NY Times (Misleading?) Article: "Wall Street's Dead End"

The Op-Ed article at
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me. I found its conclusions unsupportable and promotinghysteria. Excerpts:
"The number of companies listed on the [NYSE, AMEX and NASDAQ] peaked
in 1997 at more than 7,000, and it has been falling ever since. It?s
now down to about 4,000 companies, and given its steep downward trend
will surely continue to shrink."
The author concludes, "Today, however, stock markets, once the bedrock
of American capitalism, are slowly becoming a noisy sideshow that
churns out increasingly meager returns. The show still gets lots of
attention, but the real business of the global economy is inexorably
leaving the stock market ? and the vast majority of us ? behind."
This seems to derive from the author's chatter at his blog
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Does anyone else think the author's conclusions are junk, designed to
promote hysteria and so increase hits to his web site, raising
advertising revenues etc.?
I swear to God I am going to write the Op-Ed editors and tell them to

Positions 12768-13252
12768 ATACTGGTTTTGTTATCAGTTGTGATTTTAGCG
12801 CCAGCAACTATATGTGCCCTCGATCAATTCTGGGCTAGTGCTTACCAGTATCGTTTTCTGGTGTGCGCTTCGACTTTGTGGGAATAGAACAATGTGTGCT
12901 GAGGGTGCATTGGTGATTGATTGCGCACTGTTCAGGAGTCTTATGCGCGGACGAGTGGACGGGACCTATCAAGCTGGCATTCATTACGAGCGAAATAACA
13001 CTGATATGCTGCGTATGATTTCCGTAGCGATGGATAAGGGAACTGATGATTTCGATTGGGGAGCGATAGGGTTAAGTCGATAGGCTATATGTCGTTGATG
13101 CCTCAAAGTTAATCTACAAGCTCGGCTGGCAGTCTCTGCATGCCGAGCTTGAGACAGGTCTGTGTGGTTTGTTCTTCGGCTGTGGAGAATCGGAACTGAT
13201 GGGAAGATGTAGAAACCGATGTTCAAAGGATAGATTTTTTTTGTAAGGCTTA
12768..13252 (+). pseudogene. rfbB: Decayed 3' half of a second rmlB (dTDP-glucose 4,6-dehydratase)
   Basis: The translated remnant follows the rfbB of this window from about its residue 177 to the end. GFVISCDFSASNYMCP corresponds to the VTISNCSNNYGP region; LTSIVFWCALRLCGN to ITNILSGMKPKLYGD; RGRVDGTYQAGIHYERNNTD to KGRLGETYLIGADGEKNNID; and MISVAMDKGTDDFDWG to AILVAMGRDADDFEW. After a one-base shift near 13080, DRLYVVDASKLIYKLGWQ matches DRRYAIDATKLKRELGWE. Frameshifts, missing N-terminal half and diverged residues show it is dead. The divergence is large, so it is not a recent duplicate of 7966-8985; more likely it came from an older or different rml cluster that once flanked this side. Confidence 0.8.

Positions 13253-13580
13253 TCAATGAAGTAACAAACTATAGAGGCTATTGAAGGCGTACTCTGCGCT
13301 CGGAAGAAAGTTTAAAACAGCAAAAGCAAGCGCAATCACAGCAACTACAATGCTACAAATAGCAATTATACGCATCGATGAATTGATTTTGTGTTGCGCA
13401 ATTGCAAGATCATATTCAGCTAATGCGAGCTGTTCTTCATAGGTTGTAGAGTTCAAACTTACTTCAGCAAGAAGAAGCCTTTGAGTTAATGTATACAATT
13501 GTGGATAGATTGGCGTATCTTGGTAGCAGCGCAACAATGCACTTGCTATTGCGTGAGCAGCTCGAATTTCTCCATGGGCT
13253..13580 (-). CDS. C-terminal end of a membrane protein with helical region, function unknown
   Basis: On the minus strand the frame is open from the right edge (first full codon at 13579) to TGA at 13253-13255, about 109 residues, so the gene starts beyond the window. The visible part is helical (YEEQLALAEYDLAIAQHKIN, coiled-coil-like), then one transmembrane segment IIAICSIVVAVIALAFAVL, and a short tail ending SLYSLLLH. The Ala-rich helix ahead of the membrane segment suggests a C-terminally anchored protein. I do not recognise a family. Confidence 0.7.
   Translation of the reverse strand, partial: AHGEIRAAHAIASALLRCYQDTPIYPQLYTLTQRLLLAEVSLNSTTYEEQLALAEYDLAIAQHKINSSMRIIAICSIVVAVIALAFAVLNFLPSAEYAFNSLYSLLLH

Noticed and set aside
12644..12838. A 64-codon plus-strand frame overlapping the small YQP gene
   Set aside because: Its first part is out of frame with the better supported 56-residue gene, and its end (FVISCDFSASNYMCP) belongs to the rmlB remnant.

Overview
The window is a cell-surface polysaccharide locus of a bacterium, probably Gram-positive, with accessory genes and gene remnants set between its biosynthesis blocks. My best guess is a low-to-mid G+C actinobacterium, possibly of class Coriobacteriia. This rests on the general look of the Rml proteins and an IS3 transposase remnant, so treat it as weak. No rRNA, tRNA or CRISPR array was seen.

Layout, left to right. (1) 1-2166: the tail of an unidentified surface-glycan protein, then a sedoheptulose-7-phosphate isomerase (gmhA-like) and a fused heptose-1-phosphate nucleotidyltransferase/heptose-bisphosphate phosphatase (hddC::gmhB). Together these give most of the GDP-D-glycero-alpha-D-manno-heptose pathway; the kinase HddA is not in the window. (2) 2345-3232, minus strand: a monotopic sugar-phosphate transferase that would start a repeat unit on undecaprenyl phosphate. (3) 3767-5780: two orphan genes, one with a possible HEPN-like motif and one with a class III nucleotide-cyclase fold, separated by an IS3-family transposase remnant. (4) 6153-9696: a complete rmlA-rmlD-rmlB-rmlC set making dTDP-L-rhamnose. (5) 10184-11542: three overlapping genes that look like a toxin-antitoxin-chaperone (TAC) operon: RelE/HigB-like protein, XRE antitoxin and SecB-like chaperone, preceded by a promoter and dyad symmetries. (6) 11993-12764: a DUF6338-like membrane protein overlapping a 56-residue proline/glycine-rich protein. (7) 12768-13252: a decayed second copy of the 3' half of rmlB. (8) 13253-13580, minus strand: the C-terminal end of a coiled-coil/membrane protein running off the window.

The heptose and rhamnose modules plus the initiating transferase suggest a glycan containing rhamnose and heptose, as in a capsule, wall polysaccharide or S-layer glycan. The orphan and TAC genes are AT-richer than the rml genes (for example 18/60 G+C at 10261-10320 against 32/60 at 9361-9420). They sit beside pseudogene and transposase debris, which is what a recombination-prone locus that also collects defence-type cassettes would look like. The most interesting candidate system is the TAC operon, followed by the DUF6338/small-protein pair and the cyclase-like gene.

contact George (dapperdobbs) for some intelligent writing on the stock
Reply to
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I agree with you without any doubt. Typical attention getting behavior from authors. Trynig to find a nonexistent trend or invent a new buzzword.
Reply to
Igor Chudov
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"As of Dec. 31, 2008, NYSE Euronext has approximately 8,500 listed issues, a total global market capitalization of $16.7 trillion/?12.3 trillion and its equity exchanges transact an average daily trading value of approximately $153 billion/?113 billion."
It looks like similar data is available for NASDAQ (Google, courtesy of Messrs. Page and Brin - legitimate goodwill, there). It's a darned good topic to look into. I've read elsewhere that funds outnumber listed stocks, and that derivatives total $500-600 trillion (ten times world GDP). I believe most of U.S. GDP is sole proprietor, partnership, etc..Some of the data on sites like the above and the U.S. Treasury is fascinating - liberal arts majors going to town writing history, e.g. I believe Treasury has a very entertaining piece about the genesis of the corporation in England in the 1600's in a tea house where shippers hung out, and eventually came up with a Tea Company (shares in not just one, but in several ships).
Reply to
On Sat, 26 Feb 2011 10:48:57 CST, Elle wrote:
I believe in the "wall of worry" concept that says stocks climb a wall of worry. It's when the hysteria goes to good news that makes me feel sick.
Accordingly, I would be more inclined to write a big fat THANK YOU to the publication and appeal for more.
Reply to
HW "Skip" Weldon
I had to look up the meaning of "wall of worry" at
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If the articlecauses fewer people to participate in a "wall of worry" type stockrise, then I agree the article does a service.
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